Environmental impact of peat mining : Development of storm water treatment methods

Detta är en avhandling från Department of Water Resources Engineering, Lund Institute of Technology, Lund University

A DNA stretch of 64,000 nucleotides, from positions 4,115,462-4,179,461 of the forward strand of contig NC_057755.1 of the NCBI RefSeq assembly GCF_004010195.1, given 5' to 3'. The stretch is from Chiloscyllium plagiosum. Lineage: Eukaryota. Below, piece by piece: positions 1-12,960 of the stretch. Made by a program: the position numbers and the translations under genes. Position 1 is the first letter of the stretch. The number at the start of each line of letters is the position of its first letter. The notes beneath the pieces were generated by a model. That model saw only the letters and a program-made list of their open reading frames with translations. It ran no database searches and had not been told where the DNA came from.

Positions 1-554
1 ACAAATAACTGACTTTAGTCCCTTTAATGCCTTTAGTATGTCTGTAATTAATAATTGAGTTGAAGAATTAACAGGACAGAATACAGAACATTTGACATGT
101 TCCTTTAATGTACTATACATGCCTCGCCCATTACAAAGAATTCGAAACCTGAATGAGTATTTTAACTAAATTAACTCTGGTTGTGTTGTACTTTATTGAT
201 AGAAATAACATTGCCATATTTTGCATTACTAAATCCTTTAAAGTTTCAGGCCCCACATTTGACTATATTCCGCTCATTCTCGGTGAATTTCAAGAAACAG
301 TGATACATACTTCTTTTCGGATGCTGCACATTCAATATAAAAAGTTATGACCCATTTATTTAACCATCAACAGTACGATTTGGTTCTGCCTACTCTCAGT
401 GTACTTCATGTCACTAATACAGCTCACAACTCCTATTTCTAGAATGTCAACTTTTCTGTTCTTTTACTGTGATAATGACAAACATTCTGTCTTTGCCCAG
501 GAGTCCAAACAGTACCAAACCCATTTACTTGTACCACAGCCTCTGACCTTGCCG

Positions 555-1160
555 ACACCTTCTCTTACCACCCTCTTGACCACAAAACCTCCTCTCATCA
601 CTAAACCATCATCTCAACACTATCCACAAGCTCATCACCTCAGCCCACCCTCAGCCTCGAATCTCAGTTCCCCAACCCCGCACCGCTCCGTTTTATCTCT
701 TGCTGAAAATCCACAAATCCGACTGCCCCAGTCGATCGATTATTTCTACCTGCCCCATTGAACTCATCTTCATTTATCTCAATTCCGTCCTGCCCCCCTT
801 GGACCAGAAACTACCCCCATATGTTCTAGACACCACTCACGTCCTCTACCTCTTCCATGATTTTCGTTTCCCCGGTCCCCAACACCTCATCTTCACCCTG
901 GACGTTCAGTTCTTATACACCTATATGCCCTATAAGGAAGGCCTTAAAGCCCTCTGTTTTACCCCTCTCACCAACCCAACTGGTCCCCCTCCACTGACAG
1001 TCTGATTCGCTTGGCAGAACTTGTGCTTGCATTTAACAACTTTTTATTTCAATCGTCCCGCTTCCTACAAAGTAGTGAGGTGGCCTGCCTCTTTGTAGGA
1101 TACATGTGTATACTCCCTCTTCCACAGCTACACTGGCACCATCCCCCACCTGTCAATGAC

Sammanfattning: Drainage of peatlands increases the transport of suspended solids (SS) and the leaching of nutrients to downstream receiving waters. Increased settling of peat and eutrophication of lakes has been noted in many studies downstream from peat mines. Treatment alternatives have therefore been developed since the early 1980s to reduce the environmental impacts of peat mining. New, efficient methods such as artificial wetlands, chemical treatment and infiltration techniques have been developed, although, in most cases, they have been either too expensive to be used at all peat mines or they have failed to function during high hydraulic loads when the majority of the SS and nutrients are borne by drainage water. The aim of this series of studies has been to develop methods that function when the pollution load is high and that are economically viable for all peat mines. Sediment transport and nutrient leaching were studied with the purpose of establishing more efficient treatment alternatives. A controlled experiment was set up to measure the erosion of peat from the soil surface and from ditch beds during heavy rainfall and runoff events and to measure the settling characteristics of base soil peat and peat deposited in channels. The study demonstrates the importance of channel bed erosion as the main source of sediments during peak runoff. Sediment transport and nutrient leaching were further observed in the field during 1995 and 1996. The study showed that SS is mainly generated during extreme events, such as flooding, when external water from the surrounding uplands flows into the mine and snowmelt. These high flow events erode the material deposited on the channel bed during low flows. The leaching of nitrogen occurs after large rain events when newly infiltrated water, rich in nitrate, reaches the drainage area outlet. High phosphorus concentrations occur when the water-table is low and the groundwater fed baseflow is older and rich in humus. Treatment alternatives were developed to improve removal of SS and nutrients. Different types of ponds (rectangular, compartmental and circular) were tested in a laboratory down-scaled study. The study showed that the main factor affecting the settling of small peat particles is the depth of the settling basin rather than the type of basin. Therefore, artificial floodplains were suggested as a preferred treatment alternative. A mathematical model study showed that in the case of bare soil erosion, the best treatment alternative would be to store the water in the large drainage network rather than in the sedimentation basins which have a substantially smaller capacity. Different structures suitable for peak runoff control were tested under laboratory and in field conditions. The most important results from the thesis are that the structures developed function well and reduce peak flows from peat mines and, hence, reduce ditch bed erosion and SS load.

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